If your cat recently gave birth to kittens and one still has their umbilical cord attached, you may wonder if it is normal, whether it’s something to be concerned about, and if your cat needs to be seen by a veterinarian.
Each kitten in a litter is born in a membranous sac nourished by a placenta, which delivers nourishment to the fetal cat through the umbilical cord. Mother cats generally break open each kitten’s birth sac, clean their nose and mouth, sever the umbilical cord with a swift bite, and eat the afterbirth immediately after delivery.
Umbilical stumps generally stay put for about 4 or 5 days and then dry up and drop off naturally. Reach out to your veterinarian to discuss the steps to take if the cord stays attached longer than that or if you observe any signs of illness in your kitten, such as crying, lack of weight gain, or general difficulty settling in.
What Is an Umbilical Cord?
In mammals, the umbilical cord connects the baby to the mother’s placenta, an organ that develops in the uterus during pregnancy.
Each kitten in a litter is contained in its own membranes and has its own placenta. The kitten derives nourishment from the placenta through the umbilical cord. After delivery, mother cats generally break open each kitten’s birth sac, clean their nose and mouth, sever the umbilical cord with a swift bite, and usually eat the afterbirth.
When Should the Umbilical Cord Come Off?
Usually, mother cats will chew through the umbilical cord straight after delivery, and are best left to follow their maternal instincts without interference. Occasionally, if the mother cat has not done this herself, you may need to assist. Seek advice from your vet if you are unsure about how to do this and break the cord. The cord can be tied with unwaxed dental floss or thread 1–2 inches from the kitten’s abdomen, and then cut with sterilized scissors on the side of the placenta. Some experts advocate tearing the cord rather than cutting it to replicate the crushing action of chewing, but it is important to support the kitten and not pull on the cord.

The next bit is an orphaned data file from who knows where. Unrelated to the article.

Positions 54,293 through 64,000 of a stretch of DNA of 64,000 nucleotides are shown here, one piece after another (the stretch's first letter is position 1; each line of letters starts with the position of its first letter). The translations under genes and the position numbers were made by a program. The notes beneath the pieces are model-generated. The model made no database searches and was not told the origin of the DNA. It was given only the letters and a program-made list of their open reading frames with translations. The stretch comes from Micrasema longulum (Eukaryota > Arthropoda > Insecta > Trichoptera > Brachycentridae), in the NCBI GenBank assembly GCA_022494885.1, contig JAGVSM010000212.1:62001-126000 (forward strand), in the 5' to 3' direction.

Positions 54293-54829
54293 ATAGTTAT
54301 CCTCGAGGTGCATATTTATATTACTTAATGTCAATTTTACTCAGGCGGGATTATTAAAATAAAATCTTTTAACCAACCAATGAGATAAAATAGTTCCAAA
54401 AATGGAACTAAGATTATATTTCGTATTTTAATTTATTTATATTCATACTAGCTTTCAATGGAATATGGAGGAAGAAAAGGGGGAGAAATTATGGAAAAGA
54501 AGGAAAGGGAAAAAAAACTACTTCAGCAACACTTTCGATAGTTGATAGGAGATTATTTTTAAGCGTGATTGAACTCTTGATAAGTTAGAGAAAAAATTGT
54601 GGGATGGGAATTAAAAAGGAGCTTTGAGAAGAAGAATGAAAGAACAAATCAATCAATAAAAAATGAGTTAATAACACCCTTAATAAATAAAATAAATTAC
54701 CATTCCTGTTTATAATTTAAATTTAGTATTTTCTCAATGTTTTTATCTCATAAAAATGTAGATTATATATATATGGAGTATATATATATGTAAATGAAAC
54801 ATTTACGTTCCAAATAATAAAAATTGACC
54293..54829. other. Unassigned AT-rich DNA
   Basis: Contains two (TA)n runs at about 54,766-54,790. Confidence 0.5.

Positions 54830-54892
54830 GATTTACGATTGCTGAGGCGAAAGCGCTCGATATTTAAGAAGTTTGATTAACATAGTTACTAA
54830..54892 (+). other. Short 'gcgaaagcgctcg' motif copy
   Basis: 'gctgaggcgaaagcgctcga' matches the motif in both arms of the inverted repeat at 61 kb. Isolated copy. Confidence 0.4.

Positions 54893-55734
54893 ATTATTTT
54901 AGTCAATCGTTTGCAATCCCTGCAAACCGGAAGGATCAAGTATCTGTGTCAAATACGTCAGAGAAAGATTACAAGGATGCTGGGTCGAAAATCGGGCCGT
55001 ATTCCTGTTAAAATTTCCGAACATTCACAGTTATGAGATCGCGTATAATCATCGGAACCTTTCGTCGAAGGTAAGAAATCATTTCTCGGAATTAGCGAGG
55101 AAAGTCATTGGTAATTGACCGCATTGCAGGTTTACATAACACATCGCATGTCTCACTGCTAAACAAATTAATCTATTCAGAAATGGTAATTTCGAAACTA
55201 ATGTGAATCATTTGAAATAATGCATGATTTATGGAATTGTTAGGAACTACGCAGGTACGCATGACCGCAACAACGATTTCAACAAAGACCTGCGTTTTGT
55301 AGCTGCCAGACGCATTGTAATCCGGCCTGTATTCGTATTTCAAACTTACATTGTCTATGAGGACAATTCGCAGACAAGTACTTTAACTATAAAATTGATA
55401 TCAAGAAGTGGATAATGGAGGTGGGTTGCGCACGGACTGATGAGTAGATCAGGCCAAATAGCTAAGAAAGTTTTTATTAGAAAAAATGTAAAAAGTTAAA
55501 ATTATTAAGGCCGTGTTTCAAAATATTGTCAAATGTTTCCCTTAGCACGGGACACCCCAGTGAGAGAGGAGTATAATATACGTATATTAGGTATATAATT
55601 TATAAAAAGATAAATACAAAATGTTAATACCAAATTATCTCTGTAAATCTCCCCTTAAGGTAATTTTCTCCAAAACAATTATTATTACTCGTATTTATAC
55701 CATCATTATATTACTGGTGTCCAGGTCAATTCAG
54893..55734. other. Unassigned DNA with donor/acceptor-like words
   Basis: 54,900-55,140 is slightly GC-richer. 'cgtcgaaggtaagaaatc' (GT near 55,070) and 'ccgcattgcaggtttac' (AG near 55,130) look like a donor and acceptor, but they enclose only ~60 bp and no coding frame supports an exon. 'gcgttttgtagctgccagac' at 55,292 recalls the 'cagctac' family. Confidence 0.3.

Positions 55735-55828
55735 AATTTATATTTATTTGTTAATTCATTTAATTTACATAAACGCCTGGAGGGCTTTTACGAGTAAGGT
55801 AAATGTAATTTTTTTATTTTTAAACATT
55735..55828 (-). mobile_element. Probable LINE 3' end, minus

Either way, the kitten will then be left with a short umbilical cord stump attached to their abdomen. After two days, this cord stump should begin to dry up and normally fall off after 3 to 5 days. If you get close to the kitten, you might see a small red scar where the umbilical cord was. This scar is commonly called a belly button or a navel. Almost all mammals have them, including your cats! While a feline belly button is not as prominent as ours are, they are still present.
Does the Umbilical Cord Ever Stay on Longer?
An umbilical cord rarely remains attached to the kitten after five days. If you notice that the umbilical cord is still attached after five days, contact your veterinarian.
Something else to be aware of is omphalophlebitis, inflammation and infection of the umbilical cord vein. This occurs when bacteria travels to the kitten’s bloodstream via the chewed umbilical cord. Look for the following signs of omphalophlebitis:
- Redness around the umbilical cord site
If you notice any of these signs, treat this as an emergency and call your veterinarian.
Frequently Asked Questions
Should I Remove the Umbilical Cord Stump Myself?
No. You should never remove or pull off the stump. The stump will fall off once the umbilical cord site is healed, leaving the belly button. If you pull it off prematurely, you could physically harm the kitten and leave them exposed to infections. Infections at such a young age can be extremely dangerous or even fatal.
I Can See Blood Coming From the Umbilical Cord. Is That Normal?
A small amount of blood is normal straight after birth. Remember that the umbilical vein provided the kittens with oxygenated, nutrient-rich blood, so seeing a little bit coming out shortly after the cord has been severed is normal. However, if you notice excessive or continued bleeding, contact your veterinarian.
The Umbilical Cord Fell Off. Do I Need to Clean the Area?
If the cord fell off naturally within the standard timeframe, you should not need to clean the area. However, if you have noticed the signs of omphalophlebitis, your vet might give instructions on how to clean the area.
When a kitten is born, their mother takes a few steps to welcome them into the world, including opening the membranous sac they’re born in, making sure their nose and mouth are clear, eating the afterbirth, and severing the umbilical cord.
Most kittens’ umbilical stumps naturally dry up and fall off after 3 or 5 days. If your kitten is still tiny and has their umbilical cord attached, there’s likely nothing to worry about.You should monitor the area for signs of a problem including swelling, redness or discharge and monitor your kitten for signs of illness. Contact your veterinarian straight away if you have concerns.